BUT, it’s not all bad! Truthfully, I had a lot of fun watching Pacific Rim. As a summer blockbuster, it is leaps and bounds more accomplished and repeat viewing-worthy than most of the dreck thrown up on theater screens these days. I was looking forward to this film quite a bit, and I’m just a little sad about the fact my expectations were slightly let down – but not so much that I wouldn’t recommend the film to anyone, or give it a terrible review. I guess I just expected more out of the man who gave us a film as nuanced and layered as Pan’s Labyrinth – a truly engaging cinematic dream. Pacific Rim features precisely 0 nuance and subtlety – it’s like being beaten over the head with a schmaltzy brick and being hazily entranced by the pretty stars you see. It’s pretty, but your brain doesn’t get much out of it. But of course, this brings up the argument (one I’m still having with myself, actually) about del Toro’s intentions with this flick – has he purposely created something short on brains and high on action to remind us how pointlessly fun action movies can be? Is this all part of his grand design? I’ll elaborate more on this intriguing notion in a little bit – but first, let’s talk about the story.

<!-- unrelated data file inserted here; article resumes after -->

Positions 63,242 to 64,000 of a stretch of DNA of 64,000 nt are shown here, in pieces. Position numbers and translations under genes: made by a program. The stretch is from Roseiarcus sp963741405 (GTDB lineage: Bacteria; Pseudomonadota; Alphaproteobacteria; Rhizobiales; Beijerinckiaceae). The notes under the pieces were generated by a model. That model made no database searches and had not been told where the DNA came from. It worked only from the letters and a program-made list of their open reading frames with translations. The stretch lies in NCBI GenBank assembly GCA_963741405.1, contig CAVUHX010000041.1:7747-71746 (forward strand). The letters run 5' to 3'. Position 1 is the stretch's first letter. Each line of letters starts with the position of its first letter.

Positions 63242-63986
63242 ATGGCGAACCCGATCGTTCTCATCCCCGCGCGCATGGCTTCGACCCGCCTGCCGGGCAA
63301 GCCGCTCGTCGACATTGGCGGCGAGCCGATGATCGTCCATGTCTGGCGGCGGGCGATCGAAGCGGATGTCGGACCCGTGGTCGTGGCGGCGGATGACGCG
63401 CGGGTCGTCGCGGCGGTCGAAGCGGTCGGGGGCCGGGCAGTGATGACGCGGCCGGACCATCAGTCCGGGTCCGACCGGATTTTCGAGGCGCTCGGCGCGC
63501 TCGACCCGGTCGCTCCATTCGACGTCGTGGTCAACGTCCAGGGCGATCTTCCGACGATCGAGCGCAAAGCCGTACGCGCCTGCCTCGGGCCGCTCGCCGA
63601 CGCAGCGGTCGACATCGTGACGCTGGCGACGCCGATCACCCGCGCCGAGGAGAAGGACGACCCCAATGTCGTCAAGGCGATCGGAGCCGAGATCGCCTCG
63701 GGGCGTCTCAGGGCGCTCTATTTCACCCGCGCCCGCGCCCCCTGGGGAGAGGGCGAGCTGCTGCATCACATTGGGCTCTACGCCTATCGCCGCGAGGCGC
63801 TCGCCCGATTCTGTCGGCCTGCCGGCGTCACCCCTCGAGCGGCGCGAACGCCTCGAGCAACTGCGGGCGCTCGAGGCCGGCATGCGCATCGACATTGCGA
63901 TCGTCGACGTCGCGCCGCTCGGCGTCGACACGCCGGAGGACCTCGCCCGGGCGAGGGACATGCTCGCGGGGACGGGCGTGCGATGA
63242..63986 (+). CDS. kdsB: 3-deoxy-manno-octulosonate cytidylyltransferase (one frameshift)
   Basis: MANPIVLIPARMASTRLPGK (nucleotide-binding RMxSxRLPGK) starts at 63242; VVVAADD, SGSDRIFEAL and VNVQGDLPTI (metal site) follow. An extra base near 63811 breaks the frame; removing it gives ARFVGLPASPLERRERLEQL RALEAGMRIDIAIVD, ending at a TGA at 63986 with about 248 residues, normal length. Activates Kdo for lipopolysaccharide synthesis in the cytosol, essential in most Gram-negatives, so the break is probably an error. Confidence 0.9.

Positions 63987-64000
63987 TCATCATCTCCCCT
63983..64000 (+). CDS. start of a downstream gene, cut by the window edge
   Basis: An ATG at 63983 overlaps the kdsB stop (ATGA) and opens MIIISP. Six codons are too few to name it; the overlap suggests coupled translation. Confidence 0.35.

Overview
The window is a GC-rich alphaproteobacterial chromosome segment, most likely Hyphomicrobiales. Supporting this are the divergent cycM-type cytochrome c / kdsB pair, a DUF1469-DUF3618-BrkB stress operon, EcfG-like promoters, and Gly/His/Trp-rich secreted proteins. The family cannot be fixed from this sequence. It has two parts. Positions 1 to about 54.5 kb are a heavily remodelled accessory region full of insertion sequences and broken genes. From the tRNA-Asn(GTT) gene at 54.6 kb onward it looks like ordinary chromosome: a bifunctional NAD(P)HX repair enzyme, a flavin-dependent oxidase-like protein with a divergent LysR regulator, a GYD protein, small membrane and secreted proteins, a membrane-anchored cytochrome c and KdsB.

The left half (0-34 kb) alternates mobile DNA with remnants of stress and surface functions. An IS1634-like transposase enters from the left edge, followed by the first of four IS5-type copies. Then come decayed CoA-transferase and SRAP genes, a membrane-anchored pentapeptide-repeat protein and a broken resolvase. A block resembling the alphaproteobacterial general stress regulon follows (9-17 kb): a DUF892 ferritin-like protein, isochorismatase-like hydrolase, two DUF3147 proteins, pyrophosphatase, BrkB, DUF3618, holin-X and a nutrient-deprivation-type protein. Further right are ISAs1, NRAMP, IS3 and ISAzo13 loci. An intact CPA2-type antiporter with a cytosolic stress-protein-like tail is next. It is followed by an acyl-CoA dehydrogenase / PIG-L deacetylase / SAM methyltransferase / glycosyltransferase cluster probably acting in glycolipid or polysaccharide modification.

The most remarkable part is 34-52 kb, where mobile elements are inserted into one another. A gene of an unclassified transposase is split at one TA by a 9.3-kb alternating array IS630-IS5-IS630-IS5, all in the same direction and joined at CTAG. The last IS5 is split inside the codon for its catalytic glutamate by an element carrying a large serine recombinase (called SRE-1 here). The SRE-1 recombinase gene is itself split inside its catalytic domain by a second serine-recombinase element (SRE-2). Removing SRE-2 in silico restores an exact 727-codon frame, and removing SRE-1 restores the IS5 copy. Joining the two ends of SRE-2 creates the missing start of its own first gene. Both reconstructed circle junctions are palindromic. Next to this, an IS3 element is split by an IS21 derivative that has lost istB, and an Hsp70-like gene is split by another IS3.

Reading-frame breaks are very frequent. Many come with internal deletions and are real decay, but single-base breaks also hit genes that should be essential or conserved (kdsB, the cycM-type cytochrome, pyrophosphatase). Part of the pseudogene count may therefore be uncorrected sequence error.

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Things got a lot more peaceful when they finally realized the kaiju just wanted someone to help with its really bad toothache.